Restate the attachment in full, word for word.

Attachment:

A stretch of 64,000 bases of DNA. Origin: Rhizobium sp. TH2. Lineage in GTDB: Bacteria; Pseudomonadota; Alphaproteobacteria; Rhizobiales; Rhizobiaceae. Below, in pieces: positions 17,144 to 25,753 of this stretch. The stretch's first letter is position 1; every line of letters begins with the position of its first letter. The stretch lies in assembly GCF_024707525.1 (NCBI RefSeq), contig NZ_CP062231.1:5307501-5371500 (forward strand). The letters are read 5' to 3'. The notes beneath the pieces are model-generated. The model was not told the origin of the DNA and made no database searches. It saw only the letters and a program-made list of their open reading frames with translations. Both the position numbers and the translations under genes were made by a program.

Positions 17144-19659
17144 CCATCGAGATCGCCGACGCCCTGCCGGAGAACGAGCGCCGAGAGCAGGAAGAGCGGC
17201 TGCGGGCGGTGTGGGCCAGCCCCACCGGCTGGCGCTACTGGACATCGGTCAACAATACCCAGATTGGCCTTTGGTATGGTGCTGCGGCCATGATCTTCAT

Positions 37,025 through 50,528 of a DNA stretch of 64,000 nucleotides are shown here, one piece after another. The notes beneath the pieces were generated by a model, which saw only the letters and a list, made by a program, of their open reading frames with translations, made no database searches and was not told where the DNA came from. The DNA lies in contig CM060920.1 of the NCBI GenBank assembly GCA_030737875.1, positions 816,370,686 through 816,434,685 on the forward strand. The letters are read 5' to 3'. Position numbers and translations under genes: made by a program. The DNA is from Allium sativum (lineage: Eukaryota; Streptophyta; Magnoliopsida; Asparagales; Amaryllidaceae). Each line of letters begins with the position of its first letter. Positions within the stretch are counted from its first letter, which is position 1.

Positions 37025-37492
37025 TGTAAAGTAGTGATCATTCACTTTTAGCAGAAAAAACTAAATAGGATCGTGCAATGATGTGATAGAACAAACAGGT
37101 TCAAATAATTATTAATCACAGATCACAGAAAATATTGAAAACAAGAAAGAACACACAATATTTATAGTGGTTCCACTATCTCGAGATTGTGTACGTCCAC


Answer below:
A stretch of 64,000 bases of DNA. Origin: Rhizobium sp. TH2. Lineage in GTDB: Bacteria; Pseudomonadota; Alphaproteobacteria; Rhizobiales; Rhizobiaceae. Below, in pieces: positions 17,144 to 25,753 of this stretch. The stretch's first letter is position 1; every line of letters begins with the position of its first letter. The stretch lies in assembly GCF_024707525.1 (NCBI RefSeq), contig NZ_CP062231.1:5307501-5371500 (forward strand). The letters are read 5' to 3'. The notes beneath the pieces are model-generated. The model was not told the origin of the DNA and made no database searches. It saw only the letters and a program-made list of their open reading frames with translations. Both the position numbers and the translations under genes were made by a program.

Positions 17144-19659
17144 CCATCGAGATCGCCGACGCCCTGCCGGAGAACGAGCGCCGAGAGCAGGAAGAGCGGC
17201 TGCGGGCGGTGTGGGCCAGCCCCACCGGCTGGCGCTACTGGACATCGGTCAACAATACCCAGATTGGCCTTTGGTATGGTGCTGCGGCCATGATCTTCAT

Positions 37,025 through 50,528 of a DNA stretch of 64,000 nucleotides are shown here, one piece after another. The notes beneath the pieces were generated by a model, which saw only the letters and a list, made by a program, of their open reading frames with translations, made no database searches and was not told where the DNA came from. The DNA lies in contig CM060920.1 of the NCBI GenBank assembly GCA_030737875.1, positions 816,370,686 through 816,434,685 on the forward strand. The letters are read 5' to 3'. Position numbers and translations under genes: made by a program. The DNA is from Allium sativum (lineage: Eukaryota; Streptophyta; Magnoliopsida; Asparagales; Amaryllidaceae). Each line of letters begins with the position of its first letter. Positions within the stretch are counted from its first letter, which is position 1.

Positions 37025-37492
37025 TGTAAAGTAGTGATCATTCACTTTTAGCAGAAAAAACTAAATAGGATCGTGCAATGATGTGATAGAACAAACAGGT
37101 TCAAATAATTATTAATCACAGATCACAGAAAATATTGAAAACAAGAAAGAACACACAATATTTATAGTGGTTCCACTATCTCGAGATTGTGTACGTCCAC